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Academic Integrity Toolkit

The tools you need to help you succeed in university study

What do I need to do to get a good mark?

At school, you will have been expected to show that you can research your subject and communicate your results. At university, you need to take those practices to the next level, and show that you can put knowledge to use to say something interesting and meaningful about your topic. Do these ten things well and you will get the mark you deserve.

  1. Read the question – Rather than picking out key words, look for the overall topic of the question, and the way in which you’re being asked to discuss that topic.
  2. Research effectively – Think about what you need to find out before you start reading. If the topic is new to you, start with a general overview to establish themes and topics, then consider what you need to know more about and target reading that will help you to achieve that.
  3. Evaluate your sources – The most recent research (mostly found in journal articles) is often best as it will have been built on existing research. If you’re using a website, look for an author or at least a reputable organisation with responsibility for the website.
  4. Organise your discussion – If you are writing a report, you will probably be told how to structure your answer. For an essay or literature survey, group what you want to discuss under three or four headings: perhaps by theme, point, aspect of the topic, or period. Tell your reader how you’re organising your discussion in your introduction, so they know what to expect.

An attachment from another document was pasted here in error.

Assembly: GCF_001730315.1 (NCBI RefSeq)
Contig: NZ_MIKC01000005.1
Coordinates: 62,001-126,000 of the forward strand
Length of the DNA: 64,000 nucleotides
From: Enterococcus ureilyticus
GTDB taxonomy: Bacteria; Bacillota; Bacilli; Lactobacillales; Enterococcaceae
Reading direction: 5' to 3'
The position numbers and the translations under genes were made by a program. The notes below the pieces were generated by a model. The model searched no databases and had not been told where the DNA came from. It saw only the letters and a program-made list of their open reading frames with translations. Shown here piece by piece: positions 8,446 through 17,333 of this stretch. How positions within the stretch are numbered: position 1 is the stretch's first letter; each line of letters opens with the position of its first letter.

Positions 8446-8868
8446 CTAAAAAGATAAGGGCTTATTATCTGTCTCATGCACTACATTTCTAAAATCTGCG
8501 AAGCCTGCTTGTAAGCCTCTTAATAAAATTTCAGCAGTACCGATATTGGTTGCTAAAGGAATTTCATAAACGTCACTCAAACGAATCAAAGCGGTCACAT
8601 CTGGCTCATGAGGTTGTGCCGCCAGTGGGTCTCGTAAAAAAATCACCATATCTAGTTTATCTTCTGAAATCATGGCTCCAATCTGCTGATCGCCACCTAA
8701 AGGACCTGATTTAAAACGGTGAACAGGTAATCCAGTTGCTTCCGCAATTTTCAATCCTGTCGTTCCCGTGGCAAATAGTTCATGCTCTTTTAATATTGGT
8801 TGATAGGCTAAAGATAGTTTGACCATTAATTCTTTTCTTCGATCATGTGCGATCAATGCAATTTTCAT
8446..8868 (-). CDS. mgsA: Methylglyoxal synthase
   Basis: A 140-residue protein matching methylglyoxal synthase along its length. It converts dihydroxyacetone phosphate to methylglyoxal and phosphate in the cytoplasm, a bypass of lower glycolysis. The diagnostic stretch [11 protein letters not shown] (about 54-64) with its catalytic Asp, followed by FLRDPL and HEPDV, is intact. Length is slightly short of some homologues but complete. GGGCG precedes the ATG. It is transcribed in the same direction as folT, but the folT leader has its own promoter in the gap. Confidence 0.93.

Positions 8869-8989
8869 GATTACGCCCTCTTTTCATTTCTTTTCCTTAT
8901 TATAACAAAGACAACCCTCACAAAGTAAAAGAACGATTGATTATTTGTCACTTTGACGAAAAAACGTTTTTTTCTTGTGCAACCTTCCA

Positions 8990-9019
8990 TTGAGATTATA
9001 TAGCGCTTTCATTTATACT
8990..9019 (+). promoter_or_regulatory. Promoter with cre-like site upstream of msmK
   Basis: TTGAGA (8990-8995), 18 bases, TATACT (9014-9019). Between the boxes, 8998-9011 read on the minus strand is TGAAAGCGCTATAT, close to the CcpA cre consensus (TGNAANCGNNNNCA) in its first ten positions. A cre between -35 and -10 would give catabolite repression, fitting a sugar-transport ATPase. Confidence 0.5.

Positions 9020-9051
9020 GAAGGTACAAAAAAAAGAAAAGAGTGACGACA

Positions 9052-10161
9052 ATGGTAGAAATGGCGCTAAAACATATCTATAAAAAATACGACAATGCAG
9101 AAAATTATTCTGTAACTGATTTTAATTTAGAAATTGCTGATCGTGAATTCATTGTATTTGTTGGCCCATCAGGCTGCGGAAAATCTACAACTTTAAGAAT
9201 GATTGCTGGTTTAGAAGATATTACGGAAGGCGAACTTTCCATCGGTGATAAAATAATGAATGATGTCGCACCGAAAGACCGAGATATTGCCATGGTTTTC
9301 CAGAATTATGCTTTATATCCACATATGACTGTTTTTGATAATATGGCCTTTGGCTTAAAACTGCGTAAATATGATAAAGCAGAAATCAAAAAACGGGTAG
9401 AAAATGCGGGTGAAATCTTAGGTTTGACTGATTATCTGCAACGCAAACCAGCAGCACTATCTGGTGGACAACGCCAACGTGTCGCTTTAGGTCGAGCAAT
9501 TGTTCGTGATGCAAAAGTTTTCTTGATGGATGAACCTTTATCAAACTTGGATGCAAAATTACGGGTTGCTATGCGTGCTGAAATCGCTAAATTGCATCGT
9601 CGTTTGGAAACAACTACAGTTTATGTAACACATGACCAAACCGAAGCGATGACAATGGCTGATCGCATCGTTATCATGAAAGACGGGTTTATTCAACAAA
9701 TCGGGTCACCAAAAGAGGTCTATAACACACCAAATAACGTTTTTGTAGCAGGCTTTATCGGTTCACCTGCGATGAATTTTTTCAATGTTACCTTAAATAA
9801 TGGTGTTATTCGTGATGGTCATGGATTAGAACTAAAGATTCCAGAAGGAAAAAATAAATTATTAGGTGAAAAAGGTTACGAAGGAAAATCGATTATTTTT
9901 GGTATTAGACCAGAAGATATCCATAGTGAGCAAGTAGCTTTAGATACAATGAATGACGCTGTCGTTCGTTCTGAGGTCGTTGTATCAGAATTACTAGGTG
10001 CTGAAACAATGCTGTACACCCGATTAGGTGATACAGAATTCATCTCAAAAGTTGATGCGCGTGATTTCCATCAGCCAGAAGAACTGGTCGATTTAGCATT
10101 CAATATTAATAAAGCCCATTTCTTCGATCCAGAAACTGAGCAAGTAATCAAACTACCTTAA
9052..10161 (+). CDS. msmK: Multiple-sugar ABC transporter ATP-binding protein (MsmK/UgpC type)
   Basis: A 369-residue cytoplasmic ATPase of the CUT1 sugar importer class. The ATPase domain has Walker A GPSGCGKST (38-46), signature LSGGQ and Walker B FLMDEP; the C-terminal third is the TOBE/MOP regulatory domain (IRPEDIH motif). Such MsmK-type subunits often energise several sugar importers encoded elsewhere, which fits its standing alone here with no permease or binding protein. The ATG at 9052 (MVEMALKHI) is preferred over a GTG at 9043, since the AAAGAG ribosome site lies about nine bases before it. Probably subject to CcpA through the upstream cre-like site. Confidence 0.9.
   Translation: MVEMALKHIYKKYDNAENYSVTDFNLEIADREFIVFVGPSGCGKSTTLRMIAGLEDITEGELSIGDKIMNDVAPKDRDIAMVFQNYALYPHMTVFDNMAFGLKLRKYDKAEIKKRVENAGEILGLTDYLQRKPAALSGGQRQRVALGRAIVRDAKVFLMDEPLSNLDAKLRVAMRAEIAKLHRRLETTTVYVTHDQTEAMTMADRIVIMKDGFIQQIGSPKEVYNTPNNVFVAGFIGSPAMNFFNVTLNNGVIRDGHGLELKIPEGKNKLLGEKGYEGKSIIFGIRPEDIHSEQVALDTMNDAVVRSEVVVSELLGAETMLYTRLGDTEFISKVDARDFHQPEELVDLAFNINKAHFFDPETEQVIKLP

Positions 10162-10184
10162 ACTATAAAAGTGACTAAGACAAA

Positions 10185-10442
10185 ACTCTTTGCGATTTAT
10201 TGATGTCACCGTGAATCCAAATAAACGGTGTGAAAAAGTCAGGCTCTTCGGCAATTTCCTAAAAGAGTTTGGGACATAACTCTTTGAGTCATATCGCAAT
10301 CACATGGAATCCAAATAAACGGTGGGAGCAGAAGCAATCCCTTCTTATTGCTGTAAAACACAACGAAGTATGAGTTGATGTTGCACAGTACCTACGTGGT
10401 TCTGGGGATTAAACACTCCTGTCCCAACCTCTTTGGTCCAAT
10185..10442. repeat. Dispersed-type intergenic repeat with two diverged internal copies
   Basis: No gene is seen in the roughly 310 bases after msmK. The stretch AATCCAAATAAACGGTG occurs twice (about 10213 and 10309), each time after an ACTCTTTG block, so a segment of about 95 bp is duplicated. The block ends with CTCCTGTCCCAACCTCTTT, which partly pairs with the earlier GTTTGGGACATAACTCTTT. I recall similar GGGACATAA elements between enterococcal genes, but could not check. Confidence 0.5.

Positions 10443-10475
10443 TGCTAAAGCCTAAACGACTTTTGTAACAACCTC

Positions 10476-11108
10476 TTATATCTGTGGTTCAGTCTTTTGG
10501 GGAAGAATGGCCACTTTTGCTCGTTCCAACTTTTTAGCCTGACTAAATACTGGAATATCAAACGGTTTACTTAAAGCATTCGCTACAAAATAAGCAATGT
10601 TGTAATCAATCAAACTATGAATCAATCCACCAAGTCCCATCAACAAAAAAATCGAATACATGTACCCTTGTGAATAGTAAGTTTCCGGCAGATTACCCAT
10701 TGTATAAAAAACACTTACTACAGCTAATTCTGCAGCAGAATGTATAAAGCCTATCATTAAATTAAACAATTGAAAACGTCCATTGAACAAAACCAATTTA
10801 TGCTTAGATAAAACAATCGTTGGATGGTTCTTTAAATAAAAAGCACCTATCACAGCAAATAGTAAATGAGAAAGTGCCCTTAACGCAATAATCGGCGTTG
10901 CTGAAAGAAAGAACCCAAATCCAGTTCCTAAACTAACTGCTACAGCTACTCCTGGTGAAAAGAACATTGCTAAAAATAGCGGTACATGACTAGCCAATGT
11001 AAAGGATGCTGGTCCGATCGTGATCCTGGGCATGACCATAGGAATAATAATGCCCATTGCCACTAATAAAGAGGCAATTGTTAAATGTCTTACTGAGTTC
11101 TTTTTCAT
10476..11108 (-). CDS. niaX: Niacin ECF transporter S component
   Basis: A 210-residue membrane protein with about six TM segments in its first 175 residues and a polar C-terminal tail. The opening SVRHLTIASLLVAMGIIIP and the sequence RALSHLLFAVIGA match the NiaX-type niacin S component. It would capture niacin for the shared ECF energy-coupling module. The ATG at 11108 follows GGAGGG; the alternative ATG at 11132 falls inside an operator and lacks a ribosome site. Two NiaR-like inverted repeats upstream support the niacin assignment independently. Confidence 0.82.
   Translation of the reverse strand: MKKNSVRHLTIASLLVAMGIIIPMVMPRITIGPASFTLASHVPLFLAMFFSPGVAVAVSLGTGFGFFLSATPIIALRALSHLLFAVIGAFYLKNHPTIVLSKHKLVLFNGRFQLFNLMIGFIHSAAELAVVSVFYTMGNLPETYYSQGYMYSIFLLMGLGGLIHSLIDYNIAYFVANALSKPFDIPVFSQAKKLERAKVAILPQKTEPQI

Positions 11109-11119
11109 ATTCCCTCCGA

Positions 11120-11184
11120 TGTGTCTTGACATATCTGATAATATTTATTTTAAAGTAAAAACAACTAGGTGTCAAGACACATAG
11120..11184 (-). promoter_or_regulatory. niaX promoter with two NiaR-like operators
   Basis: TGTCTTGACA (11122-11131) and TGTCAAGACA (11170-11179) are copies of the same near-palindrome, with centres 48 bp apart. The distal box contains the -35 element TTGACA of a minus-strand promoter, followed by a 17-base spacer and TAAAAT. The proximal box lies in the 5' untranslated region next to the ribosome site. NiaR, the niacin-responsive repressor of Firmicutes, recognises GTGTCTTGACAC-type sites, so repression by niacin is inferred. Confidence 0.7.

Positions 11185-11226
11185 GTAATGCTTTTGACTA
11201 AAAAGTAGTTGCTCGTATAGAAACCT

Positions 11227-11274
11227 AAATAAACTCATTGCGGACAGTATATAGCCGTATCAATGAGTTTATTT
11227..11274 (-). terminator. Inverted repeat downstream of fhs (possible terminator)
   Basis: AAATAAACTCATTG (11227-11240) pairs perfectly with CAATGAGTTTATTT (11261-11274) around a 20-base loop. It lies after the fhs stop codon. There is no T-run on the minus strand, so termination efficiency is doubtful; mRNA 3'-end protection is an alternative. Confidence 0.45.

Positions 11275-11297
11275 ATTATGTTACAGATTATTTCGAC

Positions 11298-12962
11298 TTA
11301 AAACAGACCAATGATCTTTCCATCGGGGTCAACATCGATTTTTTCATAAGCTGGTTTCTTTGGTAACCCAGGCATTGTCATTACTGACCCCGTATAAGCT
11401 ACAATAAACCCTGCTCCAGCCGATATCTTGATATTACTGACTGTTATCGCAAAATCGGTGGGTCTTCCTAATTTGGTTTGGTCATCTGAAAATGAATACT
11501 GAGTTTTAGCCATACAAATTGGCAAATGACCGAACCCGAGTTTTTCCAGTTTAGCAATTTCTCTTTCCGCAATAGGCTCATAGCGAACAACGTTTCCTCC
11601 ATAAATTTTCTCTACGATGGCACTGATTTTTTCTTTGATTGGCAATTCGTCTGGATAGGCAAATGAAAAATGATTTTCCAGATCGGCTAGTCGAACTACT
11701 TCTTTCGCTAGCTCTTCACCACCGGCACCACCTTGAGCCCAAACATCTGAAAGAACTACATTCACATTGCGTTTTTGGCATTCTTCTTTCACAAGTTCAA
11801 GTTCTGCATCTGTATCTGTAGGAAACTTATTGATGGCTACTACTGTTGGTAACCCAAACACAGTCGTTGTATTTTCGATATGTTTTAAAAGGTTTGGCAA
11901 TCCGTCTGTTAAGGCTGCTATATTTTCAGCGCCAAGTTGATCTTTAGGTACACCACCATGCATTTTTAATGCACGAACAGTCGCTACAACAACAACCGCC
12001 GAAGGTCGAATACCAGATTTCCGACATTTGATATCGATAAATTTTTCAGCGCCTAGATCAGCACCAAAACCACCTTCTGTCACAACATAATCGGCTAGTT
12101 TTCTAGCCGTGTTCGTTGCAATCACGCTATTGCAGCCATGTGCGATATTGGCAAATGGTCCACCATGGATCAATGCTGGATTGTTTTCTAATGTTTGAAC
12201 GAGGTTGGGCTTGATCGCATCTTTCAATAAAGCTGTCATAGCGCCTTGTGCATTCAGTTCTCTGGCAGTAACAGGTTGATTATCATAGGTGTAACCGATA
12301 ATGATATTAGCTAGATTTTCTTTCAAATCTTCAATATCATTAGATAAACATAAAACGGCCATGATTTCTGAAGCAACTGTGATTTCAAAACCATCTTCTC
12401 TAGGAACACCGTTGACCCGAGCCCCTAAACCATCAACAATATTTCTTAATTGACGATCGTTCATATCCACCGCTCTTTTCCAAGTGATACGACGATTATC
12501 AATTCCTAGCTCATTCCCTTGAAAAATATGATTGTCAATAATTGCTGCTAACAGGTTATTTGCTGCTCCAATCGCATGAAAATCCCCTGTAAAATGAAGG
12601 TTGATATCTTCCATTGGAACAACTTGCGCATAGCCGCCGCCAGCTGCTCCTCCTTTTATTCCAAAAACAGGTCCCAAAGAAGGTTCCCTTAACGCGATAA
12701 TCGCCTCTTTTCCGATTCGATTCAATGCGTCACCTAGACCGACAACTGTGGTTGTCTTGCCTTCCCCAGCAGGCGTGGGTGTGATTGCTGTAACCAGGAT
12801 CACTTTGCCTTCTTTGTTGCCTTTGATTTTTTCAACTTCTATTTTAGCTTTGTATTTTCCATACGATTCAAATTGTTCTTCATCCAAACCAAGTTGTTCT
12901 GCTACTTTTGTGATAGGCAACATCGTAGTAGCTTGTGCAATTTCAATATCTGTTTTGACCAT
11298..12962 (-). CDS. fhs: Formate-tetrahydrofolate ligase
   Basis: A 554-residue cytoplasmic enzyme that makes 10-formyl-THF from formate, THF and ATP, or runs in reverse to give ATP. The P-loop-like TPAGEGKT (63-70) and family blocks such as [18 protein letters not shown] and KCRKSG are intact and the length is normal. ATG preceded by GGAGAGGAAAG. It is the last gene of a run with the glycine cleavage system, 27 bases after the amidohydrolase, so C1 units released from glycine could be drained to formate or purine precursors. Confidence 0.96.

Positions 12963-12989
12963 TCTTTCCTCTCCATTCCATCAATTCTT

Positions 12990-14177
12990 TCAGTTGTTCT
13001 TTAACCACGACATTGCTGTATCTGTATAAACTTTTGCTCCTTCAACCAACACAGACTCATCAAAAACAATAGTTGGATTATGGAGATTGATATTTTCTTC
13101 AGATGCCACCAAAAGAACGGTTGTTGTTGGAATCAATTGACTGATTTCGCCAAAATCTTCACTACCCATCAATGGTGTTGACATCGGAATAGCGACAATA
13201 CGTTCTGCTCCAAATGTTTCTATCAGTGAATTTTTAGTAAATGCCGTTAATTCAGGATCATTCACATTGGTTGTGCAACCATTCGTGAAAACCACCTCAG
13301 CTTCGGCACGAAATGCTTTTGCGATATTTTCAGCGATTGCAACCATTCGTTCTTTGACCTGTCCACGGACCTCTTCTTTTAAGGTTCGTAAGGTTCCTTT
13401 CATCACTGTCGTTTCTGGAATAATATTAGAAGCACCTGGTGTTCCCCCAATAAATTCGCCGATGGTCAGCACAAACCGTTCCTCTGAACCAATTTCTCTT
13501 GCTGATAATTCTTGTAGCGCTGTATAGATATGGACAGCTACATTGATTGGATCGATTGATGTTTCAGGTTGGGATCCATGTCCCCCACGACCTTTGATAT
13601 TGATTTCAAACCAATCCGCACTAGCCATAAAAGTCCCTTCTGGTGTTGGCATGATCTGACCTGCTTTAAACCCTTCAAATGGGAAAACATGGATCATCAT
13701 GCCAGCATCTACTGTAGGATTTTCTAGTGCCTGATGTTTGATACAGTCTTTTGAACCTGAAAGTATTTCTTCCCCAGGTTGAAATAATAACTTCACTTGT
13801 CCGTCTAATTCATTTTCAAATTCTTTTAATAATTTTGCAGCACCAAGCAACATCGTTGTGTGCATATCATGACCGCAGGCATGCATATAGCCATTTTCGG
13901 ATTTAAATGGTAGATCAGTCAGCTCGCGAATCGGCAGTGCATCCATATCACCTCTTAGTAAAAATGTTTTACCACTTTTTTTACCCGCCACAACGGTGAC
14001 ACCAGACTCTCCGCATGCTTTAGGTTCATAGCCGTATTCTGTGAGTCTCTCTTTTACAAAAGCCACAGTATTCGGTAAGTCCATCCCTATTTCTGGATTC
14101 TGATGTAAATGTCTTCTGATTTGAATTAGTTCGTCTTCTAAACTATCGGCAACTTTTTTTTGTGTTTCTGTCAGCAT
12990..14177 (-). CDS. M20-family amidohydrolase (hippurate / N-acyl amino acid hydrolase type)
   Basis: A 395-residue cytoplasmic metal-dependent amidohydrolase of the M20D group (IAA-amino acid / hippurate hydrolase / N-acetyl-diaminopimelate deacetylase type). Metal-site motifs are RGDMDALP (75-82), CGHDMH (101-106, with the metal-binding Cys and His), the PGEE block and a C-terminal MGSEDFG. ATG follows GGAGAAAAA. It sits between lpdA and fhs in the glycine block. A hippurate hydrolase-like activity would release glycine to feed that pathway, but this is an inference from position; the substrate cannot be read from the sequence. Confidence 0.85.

5. Have a clear answer – Decide what you want to say about the question or title, and keep showing how your discussion, findings and research develop that argument. Be explicit!
  6. Support your ideas with evidence – Support any statement you make with evidence, either from your reading or from example. We are looking for evidence of deeper understanding so avoid making generalisations without evidence. Every idea you get from your reading must be acknowledged with a citation, whether it’s a direct quote, a paraphrase or a passing mention.
  7. Cite your sources correctly – Find out the correct style of referencing for the department you are submitting the work to, and look for examples to help you get it right. Don’t assume it is the same as other departments, or the same as you have done in the past at school or college.
  8. Be critical - Explain why you’ve chosen the information you present, how it works and how it helps to build your answer to the question. Whatever the source, always consider the author’s reasons for writing it: what were they trying to prove and how does that compare to what you want to discuss? Keep asking why – not just why you disagree, but also why you agree with it.
  9. Write academically – To communicate complex ideas, you need simple, clear, accurate sentences and appropriate language. Use technical terms, but only where necessary. Avoid any casual or informal language which might make it easier to misinterpret your meaning.
  10. Check your work – Leave your work for a day, then print it off and read it aloud. Pay attention to missing words and punctuation, correct citations, inconsistencies and errors. Paying attention to details and presentation shows that you are taking a professional approach.